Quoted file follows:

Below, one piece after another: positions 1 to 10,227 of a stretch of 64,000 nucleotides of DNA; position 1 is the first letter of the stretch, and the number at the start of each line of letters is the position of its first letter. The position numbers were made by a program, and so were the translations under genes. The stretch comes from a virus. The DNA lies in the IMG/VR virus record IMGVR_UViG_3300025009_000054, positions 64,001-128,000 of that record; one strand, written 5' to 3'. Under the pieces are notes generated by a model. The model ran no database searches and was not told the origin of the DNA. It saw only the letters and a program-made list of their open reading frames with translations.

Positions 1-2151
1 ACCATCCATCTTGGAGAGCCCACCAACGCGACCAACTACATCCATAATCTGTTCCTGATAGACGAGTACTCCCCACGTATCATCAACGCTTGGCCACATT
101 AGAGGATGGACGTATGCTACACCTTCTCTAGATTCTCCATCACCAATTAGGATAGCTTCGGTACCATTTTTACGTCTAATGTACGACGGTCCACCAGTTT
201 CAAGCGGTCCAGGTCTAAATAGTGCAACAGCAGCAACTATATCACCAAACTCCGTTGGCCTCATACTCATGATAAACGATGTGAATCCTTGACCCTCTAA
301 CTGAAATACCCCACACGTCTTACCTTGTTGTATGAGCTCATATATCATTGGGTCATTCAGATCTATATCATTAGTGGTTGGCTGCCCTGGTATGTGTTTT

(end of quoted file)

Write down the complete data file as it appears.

Below, one piece after another: positions 1 to 10,227 of a stretch of 64,000 nucleotides of DNA; position 1 is the first letter of the stretch, and the number at the start of each line of letters is the position of its first letter. The position numbers were made by a program, and so were the translations under genes. The stretch comes from a virus. The DNA lies in the IMG/VR virus record IMGVR_UViG_3300025009_000054, positions 64,001-128,000 of that record; one strand, written 5' to 3'. Under the pieces are notes generated by a model. The model ran no database searches and was not told the origin of the DNA. It saw only the letters and a program-made list of their open reading frames with translations.

Positions 1-2151
1 ACCATCCATCTTGGAGAGCCCACCAACGCGACCAACTACATCCATAATCTGTTCCTGATAGACGAGTACTCCCCACGTATCATCAACGCTTGGCCACATT
101 AGAGGATGGACGTATGCTACACCTTCTCTAGATTCTCCATCACCAATTAGGATAGCTTCGGTACCATTTTTACGTCTAATGTACGACGGTCCACCAGTTT
201 CAAGCGGTCCAGGTCTAAATAGTGCAACAGCAGCAACTATATCACCAAACTCCGTTGGCCTCATACTCATGATAAACGATGTGAATCCTTGACCCTCTAA
301 CTGAAATACCCCACACGTCTTACCTTGTTGTATGAGCTCATATATCATTGGGTCATTCAGATCTATATCATTAGTGGTTGGCTGCCCTGGTATGTGTTTT